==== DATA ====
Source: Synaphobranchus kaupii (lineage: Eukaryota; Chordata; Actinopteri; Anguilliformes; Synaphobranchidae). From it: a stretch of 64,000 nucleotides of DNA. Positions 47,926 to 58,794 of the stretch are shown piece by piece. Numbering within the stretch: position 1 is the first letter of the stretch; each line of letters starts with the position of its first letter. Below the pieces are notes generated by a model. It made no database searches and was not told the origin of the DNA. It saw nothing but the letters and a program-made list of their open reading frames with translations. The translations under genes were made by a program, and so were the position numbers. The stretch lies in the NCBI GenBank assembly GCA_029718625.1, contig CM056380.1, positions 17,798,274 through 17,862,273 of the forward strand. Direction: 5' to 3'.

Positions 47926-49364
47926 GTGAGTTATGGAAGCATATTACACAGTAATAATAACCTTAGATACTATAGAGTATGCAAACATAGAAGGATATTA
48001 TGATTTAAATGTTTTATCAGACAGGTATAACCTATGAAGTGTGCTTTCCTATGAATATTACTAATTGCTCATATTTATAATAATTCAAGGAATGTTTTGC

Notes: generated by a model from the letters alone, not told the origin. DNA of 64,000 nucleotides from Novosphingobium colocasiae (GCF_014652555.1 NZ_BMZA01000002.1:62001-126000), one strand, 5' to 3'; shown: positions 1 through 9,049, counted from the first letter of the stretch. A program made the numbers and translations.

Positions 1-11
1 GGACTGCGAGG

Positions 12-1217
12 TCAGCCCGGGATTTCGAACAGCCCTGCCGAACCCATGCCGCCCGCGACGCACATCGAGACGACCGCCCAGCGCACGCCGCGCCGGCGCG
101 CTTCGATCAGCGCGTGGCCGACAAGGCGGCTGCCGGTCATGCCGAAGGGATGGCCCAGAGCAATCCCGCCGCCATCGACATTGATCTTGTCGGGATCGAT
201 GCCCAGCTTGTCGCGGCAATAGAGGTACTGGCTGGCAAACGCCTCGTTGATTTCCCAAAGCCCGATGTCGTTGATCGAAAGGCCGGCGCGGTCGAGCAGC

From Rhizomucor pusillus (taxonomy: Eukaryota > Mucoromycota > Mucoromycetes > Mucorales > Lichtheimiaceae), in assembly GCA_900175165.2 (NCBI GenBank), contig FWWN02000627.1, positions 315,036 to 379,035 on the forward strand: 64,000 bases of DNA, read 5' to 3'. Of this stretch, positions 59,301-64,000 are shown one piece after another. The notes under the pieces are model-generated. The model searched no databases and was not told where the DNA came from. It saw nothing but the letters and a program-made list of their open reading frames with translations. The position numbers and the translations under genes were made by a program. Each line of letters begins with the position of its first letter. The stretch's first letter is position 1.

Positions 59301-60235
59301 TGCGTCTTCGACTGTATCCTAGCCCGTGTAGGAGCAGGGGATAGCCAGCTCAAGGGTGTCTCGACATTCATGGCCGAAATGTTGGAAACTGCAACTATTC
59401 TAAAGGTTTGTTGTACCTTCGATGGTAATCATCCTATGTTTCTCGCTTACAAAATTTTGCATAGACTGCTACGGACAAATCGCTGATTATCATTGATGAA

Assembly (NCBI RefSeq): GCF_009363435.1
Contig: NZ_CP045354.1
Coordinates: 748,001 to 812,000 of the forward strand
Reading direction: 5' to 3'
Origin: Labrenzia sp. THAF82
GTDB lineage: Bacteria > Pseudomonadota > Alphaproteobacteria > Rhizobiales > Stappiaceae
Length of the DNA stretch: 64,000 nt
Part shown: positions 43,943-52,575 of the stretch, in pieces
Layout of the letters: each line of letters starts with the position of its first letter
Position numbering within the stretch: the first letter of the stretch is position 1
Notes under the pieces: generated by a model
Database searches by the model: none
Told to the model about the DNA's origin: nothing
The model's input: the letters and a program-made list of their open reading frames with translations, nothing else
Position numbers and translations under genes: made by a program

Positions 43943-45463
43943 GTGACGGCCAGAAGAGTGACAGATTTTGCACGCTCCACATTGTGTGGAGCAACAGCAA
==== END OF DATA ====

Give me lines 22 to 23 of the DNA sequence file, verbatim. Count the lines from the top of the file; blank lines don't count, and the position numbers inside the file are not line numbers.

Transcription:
Length of the DNA stretch: 64,000 nt
Part shown: positions 43,943-52,575 of the stretch, in pieces